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Modernity, Nation, and the Baroque
Recovering Walter Benjamin's connection to seventeenth-century Baroque literature and political theory.
Prostitution and the New German Woman, 1890–1933
Smith recovers a surprising array of discussions about extramarital sexuality, women's financial autonomy, and respectability in ate Wilhelmine and Weimar Germany.
The Chain of Things
Divinatory Magic and the Practice of Reading in German Literature and Thought, 1850–1940
In The Chain of Things, Eric Downing shows how the connection between divinatory magic and reading shaped the experience of reading and aesthetics among nineteenth-century realists and modernist thinkers. He explores how writers, artists, and critics such as Gottfried Keller, Theodor Fontane, and Walter Benjamin drew on the ancient practice of...
Nazi, Antifascist, and Jewish Theater in German Argentina, 1933–1965
Following World War II, German antifascists and nationalists in Buenos Aires believed theater was crucial to their highly politicized efforts at community-building, and each population devoted considerable resources to competing against its rival onstage. Competing Germanies tracks the paths of several stage actors from European theaters to...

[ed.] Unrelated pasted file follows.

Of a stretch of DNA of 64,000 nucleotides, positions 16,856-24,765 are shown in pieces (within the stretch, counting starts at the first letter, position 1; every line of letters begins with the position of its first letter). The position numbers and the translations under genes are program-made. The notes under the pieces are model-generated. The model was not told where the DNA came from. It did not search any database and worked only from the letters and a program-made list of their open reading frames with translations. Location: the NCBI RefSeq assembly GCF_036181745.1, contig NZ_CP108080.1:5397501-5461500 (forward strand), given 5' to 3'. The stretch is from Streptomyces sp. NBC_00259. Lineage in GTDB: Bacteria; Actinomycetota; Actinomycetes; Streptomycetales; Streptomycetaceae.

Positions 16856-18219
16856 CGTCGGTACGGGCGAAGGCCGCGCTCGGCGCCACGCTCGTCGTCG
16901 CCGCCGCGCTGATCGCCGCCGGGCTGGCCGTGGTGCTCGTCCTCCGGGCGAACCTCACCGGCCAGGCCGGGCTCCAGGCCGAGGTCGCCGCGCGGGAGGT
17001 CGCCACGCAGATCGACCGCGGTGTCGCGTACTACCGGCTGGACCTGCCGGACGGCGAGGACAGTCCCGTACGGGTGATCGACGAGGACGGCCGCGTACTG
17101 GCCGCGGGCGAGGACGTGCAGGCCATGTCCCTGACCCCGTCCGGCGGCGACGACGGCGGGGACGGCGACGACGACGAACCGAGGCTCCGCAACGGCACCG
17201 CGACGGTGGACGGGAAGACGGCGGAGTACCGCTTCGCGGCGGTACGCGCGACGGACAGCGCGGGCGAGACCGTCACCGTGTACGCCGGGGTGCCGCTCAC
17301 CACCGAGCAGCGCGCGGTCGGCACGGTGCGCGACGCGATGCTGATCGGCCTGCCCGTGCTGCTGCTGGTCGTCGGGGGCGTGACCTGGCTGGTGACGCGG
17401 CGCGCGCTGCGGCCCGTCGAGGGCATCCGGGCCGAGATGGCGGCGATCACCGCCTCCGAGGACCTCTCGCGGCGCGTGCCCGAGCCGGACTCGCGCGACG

Architectural Decay in Berlin since 1989
In Berlin, decrepit structures do not always denote urban blight. Decayed buildings are incorporated into everyday life as residences, exhibition spaces, shops, offices, and as leisure space. In this book, Daniela Sandler introduces the concept of counterpreservation as a way to understand this intentional appropriation of...
Form as Revolt
Carl Einstein and the Ground of Modern Art
The German writer and art critic Carl Einstein (1885–1940) has long been acknowledged as an important figure in the history of modern art, and yet he is often sidelined as an enigma. In Form as Revolt Sebastian Zeidler recovers Einstein's multifaceted career, offering the first comprehensive intellectual biography of Einstein in...
Nationalism, Cosmopolitanism, and the Bildungsroman
Boes argues that the dual status of the Bildungsroman renders this novelistic form an elegant way to negotiate the diverging critical discourses surrounding national and world literature.
Ethics through Twentieth-Century German Literature, Thought, and Film
Blumenthal-Barby reads theoretical, literary and cinematic works that appear noteworthy for the ethical questions they raise.
Love and Legitimacy in the East German Cultural Imagination
Through close readings of a diverse selection of films and novels from the former GDR, Urang offers an eye-opening account of the ideological stakes of love stories in East German culture.
Hölderlin, Rilke, and the Poetics of Community
In Lyric Orientations, Hannah Vandegrift Eldridge explores the power of lyric poetry to stir the social and emotional lives of human beings in the face of the ineffable nature of our mortality. She focuses on two German-speaking masters of lyric prose and poetry: Friedrich Hölderlin (1770–1843) and Rainer Maria Rilke...